DescriptionAnger in anxious children: fighting threat or reacting to non-reward. Possible implications for treatment of comorbid children. A substantial amount of children with anxiety disorders suffers from comorbid oppositional and anger problems. Children with this comorbid profile profit less from current treatments, present with greater impairment and have an increased risk for future mental health problems. Improving insight in the underlying mechanism of this comorbidity is needed to improve prospects for these children. The temperamental characteristics of punishment sensitivity (PS) and reward sensitivity (RS) in combination with situational characteristics might help in explaining this intriguing profile in children. We propose two sources leading to anger in anxious children, namely through threat and through frustration of non-reward. We hypothesized that punishment sensitivity is especially related to anger out of threat situations, whereas reward sensitivity is especially related to anger out of non-reward situations. Insight in these different pathways to anger in anxious children might help in improving the fit between treatment techniques and the clinical profile of the child, therefore resulting in better outcomes for the child. As a first step we conducted a study in 164 children (age 12-18) examining these two different pathways to anger and the moderating role of punishment and reward sensitivity. Children read through 39 anger evoking scripts and rated the level of anger and anxiety these situations would evoke in them and how they interpreted these situations with regard to threat and non-reward. Furthermore, they filled in questionnaires on punishment and reward sensitivity, anxiety and externalizing symptoms. A hierarchical regression analysis showed that punishment sensitivity predicted the total anger score from the situations, over and above reward sensitivity. Furthermore, the interaction of punishment sensitivity with threat predicted the total anger score from the situations over and above the interaction of reward sensitivity with non-reward, indicating that both pathways help in explain anger in anxious children. Multilevel analyses will be conducted to zoom in on within person differences in evoked emotions in the specific situations and explaining them by situational characteristics and temperament. Results will be presented and possible implications for treatment of comorbid children will be discussed.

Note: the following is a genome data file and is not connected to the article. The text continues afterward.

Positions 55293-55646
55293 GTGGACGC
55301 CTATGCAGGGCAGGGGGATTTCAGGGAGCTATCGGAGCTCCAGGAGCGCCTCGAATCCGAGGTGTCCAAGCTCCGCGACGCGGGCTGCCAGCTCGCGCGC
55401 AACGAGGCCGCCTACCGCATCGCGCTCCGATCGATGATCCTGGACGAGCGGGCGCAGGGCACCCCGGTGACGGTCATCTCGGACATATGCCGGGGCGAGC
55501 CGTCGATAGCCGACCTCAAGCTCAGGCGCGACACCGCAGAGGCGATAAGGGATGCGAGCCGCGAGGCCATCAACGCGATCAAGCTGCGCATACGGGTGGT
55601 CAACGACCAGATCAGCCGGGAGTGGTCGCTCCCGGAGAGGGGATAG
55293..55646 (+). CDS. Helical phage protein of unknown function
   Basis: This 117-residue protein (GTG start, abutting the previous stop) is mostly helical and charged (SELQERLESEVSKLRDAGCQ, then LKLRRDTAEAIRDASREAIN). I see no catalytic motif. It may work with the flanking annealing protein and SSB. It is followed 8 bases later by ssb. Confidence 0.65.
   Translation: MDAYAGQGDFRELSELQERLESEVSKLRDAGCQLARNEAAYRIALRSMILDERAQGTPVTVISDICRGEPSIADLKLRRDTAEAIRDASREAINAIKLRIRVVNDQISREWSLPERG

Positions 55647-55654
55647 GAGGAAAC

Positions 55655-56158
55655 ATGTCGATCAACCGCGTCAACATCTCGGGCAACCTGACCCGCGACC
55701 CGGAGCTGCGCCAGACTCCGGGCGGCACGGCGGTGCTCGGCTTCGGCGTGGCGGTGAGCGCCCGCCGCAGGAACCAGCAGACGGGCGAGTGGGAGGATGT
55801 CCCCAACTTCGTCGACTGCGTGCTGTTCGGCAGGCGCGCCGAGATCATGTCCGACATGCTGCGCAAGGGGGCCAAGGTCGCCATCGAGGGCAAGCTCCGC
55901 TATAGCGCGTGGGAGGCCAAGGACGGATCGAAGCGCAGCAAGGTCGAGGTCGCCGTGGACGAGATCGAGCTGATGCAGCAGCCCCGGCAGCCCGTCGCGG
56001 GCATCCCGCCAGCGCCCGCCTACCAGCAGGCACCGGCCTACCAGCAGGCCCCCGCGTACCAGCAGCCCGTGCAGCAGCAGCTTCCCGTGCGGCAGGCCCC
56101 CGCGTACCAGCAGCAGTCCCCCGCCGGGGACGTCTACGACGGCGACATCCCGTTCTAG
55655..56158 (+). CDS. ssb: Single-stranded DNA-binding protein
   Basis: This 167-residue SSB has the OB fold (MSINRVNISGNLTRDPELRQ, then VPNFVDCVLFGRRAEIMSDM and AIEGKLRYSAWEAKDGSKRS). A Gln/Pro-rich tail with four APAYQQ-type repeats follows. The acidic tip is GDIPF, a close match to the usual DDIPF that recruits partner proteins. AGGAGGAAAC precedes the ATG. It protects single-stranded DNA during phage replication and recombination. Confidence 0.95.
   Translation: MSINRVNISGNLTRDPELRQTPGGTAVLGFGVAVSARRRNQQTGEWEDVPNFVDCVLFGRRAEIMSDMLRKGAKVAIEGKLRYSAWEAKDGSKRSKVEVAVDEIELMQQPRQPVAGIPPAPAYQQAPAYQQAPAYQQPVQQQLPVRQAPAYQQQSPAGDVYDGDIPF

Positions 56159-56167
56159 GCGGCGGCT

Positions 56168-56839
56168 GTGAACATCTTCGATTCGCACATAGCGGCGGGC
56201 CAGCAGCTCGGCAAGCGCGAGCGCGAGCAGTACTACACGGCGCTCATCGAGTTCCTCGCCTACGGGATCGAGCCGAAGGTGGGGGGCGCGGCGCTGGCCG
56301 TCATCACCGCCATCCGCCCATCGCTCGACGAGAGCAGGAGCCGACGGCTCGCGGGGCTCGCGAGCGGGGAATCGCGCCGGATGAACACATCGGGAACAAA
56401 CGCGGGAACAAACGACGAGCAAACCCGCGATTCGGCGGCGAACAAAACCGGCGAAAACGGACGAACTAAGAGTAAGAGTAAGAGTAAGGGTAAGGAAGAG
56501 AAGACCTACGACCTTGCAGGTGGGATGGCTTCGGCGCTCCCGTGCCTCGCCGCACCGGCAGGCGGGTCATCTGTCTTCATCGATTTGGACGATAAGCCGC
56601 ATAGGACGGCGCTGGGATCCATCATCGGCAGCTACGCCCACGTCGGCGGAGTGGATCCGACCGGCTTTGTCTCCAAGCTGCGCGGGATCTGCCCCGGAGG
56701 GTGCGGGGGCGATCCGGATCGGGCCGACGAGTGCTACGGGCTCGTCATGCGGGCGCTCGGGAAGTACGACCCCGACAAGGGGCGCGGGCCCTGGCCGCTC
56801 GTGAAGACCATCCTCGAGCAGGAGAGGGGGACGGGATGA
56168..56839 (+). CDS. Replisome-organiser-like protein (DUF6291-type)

|Event title||9th World Congress of Behavioural and Cognitive Therapies|